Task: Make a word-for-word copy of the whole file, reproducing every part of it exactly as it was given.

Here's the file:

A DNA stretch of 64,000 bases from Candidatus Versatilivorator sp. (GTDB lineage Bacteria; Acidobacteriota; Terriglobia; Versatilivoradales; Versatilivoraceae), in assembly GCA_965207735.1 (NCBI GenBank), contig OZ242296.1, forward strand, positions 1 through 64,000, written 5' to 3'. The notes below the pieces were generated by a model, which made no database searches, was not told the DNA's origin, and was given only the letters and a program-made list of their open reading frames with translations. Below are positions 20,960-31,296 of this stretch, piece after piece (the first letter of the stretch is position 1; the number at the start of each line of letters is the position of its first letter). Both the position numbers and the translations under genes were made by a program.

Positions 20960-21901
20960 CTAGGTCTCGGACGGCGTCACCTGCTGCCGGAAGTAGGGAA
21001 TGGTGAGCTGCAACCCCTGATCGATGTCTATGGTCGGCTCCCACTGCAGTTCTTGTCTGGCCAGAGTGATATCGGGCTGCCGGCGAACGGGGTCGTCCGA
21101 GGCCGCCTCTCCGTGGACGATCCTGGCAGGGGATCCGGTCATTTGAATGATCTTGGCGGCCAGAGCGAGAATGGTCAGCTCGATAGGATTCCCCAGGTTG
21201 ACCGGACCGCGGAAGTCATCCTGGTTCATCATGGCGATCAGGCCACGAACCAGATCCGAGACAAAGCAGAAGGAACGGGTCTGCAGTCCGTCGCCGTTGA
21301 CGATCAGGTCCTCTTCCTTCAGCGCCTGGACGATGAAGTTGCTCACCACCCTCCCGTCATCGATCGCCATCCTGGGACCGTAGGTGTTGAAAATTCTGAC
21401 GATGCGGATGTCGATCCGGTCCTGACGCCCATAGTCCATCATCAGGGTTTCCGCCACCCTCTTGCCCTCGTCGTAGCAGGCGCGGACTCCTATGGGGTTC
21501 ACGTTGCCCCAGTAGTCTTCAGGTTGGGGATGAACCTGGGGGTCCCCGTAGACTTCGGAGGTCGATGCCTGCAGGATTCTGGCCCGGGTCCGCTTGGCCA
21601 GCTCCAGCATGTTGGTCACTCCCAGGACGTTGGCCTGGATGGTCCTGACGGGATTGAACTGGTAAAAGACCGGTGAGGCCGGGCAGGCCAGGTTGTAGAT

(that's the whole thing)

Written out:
A DNA stretch of 64,000 bases from Candidatus Versatilivorator sp. (GTDB lineage Bacteria; Acidobacteriota; Terriglobia; Versatilivoradales; Versatilivoraceae), in assembly GCA_965207735.1 (NCBI GenBank), contig OZ242296.1, forward strand, positions 1 through 64,000, written 5' to 3'. The notes below the pieces were generated by a model, which made no database searches, was not told the DNA's origin, and was given only the letters and a program-made list of their open reading frames with translations. Below are positions 20,960-31,296 of this stretch, piece after piece (the first letter of the stretch is position 1; the number at the start of each line of letters is the position of its first letter). Both the position numbers and the translations under genes were made by a program.

Positions 20960-21901
20960 CTAGGTCTCGGACGGCGTCACCTGCTGCCGGAAGTAGGGAA
21001 TGGTGAGCTGCAACCCCTGATCGATGTCTATGGTCGGCTCCCACTGCAGTTCTTGTCTGGCCAGAGTGATATCGGGCTGCCGGCGAACGGGGTCGTCCGA
21101 GGCCGCCTCTCCGTGGACGATCCTGGCAGGGGATCCGGTCATTTGAATGATCTTGGCGGCCAGAGCGAGAATGGTCAGCTCGATAGGATTCCCCAGGTTG
21201 ACCGGACCGCGGAAGTCATCCTGGTTCATCATGGCGATCAGGCCACGAACCAGATCCGAGACAAAGCAGAAGGAACGGGTCTGCAGTCCGTCGCCGTTGA
21301 CGATCAGGTCCTCTTCCTTCAGCGCCTGGACGATGAAGTTGCTCACCACCCTCCCGTCATCGATCGCCATCCTGGGACCGTAGGTGTTGAAAATTCTGAC
21401 GATGCGGATGTCGATCCGGTCCTGACGCCCATAGTCCATCATCAGGGTTTCCGCCACCCTCTTGCCCTCGTCGTAGCAGGCGCGGACTCCTATGGGGTTC
21501 ACGTTGCCCCAGTAGTCTTCAGGTTGGGGATGAACCTGGGGGTCCCCGTAGACTTCGGAGGTCGATGCCTGCAGGATTCTGGCCCGGGTCCGCTTGGCCA
21601 GCTCCAGCATGTTGGTCACTCCCAGGACGTTGGCCTGGATGGTCCTGACGGGATTGAACTGGTAAAAGACCGGTGAGGCCGGGCAGGCCAGGTTGTAGAT